Bafana and the nation got carried away with the hype
AS we sift through the wreckage of a World Cup defeat to Uruguay, why are we looking to put the blame on someone (the referee in Carlos Alberto Parreira’s case) or something (the Jabulani ball)?
Bafana Bafana did wondrously well to ride the wave of emotion in the opening game against Mexico, but against Uruguay we all saw the Fifa world rankings don’t lie.
It’s understandable that so many got carried away with the hype. The draw against Mexico created false hopes among the experts and a belief that South Africa would reach the second round. But, all three Group A opponents operate in a higher stratosphere and it’s not with any degree of hindsight or glee that we should be reminded Bafana were always expected to prop up the pool.
Two games, against opponents ranked in the world’s top 20, have seen Bafana score one goal (a fabulous strike from Siphiwe Tshabalala) and concede four.
France will probably nudge up that tally next Tuesday, but South Africa have not been disgraced. Which is why the attitude of hundreds of fans leaving before the end of the game at Loftus Versfeld the other night stinks, and smacks of gross naivety. Yet, that can also be attributed to ridiculously lofty pre-tournament predictions.
“We in South Africa will not allow the trophy to leave the country again,” President Jacob Zuma said shortly before last week’s kick off, predicting a triumph over Brazil in the final. He was not joking. The ANC Youth League even released a statement saying, “Bafana have an unquestionable capacity to go up to the last stage of the World Cup,” while parliamentary sports figurehead Butana Komphela ordered the team “to win the World Cup… not just get to the final”.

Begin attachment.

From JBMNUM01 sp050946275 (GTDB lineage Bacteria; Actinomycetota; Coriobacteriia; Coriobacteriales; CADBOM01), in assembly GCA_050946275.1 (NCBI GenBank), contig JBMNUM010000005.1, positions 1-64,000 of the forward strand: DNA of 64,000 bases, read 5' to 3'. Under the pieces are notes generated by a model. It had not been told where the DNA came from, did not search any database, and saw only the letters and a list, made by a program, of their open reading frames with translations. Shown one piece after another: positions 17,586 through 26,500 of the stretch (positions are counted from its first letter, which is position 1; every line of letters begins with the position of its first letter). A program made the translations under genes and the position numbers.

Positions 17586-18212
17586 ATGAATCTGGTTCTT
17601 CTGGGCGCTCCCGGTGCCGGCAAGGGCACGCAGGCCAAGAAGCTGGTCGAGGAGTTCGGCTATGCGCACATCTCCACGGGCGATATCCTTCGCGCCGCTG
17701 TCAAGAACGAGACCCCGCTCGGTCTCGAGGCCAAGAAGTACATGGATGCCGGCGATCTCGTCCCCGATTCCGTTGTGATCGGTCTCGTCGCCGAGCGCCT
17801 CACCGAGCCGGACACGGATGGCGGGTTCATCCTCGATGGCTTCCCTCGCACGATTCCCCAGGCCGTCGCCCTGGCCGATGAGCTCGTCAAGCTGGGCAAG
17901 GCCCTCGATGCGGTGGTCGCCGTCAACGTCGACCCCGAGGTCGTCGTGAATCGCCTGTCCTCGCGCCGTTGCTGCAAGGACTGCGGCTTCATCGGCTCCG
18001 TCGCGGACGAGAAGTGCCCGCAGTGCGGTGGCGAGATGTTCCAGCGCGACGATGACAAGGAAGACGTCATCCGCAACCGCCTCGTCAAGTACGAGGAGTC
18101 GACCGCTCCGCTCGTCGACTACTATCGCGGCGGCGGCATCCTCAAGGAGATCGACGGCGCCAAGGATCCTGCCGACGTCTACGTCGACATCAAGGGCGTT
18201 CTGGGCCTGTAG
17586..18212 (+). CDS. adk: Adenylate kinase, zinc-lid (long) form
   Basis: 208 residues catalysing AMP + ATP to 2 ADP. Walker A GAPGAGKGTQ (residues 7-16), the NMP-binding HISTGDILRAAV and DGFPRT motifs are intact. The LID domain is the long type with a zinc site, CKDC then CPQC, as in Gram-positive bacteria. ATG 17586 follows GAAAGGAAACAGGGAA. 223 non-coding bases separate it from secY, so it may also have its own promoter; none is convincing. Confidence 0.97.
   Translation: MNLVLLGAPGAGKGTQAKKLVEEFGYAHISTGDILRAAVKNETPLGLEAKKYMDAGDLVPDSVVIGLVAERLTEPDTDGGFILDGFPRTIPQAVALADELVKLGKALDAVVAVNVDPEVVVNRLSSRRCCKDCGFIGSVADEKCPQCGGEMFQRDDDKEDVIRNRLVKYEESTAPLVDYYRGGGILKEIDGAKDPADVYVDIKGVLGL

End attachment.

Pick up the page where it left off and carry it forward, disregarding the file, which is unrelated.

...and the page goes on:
As a country, South Africa can puff out their chest and stand proud. The players have punched above their weight, and some might even say have done more than expected of a team ranked 83rd in the world, but off the field is where the real impression has been made. Sure, the newly-laid pitches have created problems (high ball bounce and skiddy surfaces) but general society has embraced the event and will continue to do so once Bafana are eliminated and the tournament gets deep into the knockout stages.
From a footballing perspective, the biggest disappointment has been Steven Pienaar. South Africa’s best player simply hasn’t delivered and if Bafana Bafana were to have any chance of shocking the establishment, they’d have needed their little midfield maestro to pull the strings.
Yet, in both matches played thus far, Pienaar has been substituted, with cramp (against Mexico) and fatigue (against Uruguay) cited. The Everton player of the season admitted after Mexico that his “legs were a little tired. But… my mind and heart are behind Bafana, and I will fight hard. I aim to get more involved when we play Uruguay”. He didn’t.
It’s been argued that Pienaar is tired after playing 30 matches for Everton during the past season, but that has to be put into perspective against others at this World Cup. England’s John Terry, Frank Lampard and Wayne Rooney played 37, 36 and 32 League matches, respectively, while France’s Patrice Evra and Nicolas Anelka played 38 and 33 games, respectively And they are key figures in their country’s campaigns.
The game against France will, in all likelihood, be South Africa’s last under Parreira and now someone else must be tasked with building on the platform.
Pitso Mosimane looks to be that person, but when he does become national coach it must be with realistic expectations – and everyone, from the government, to fans, to media, must give him an extended chance to build a team capable of qualifying for 2014.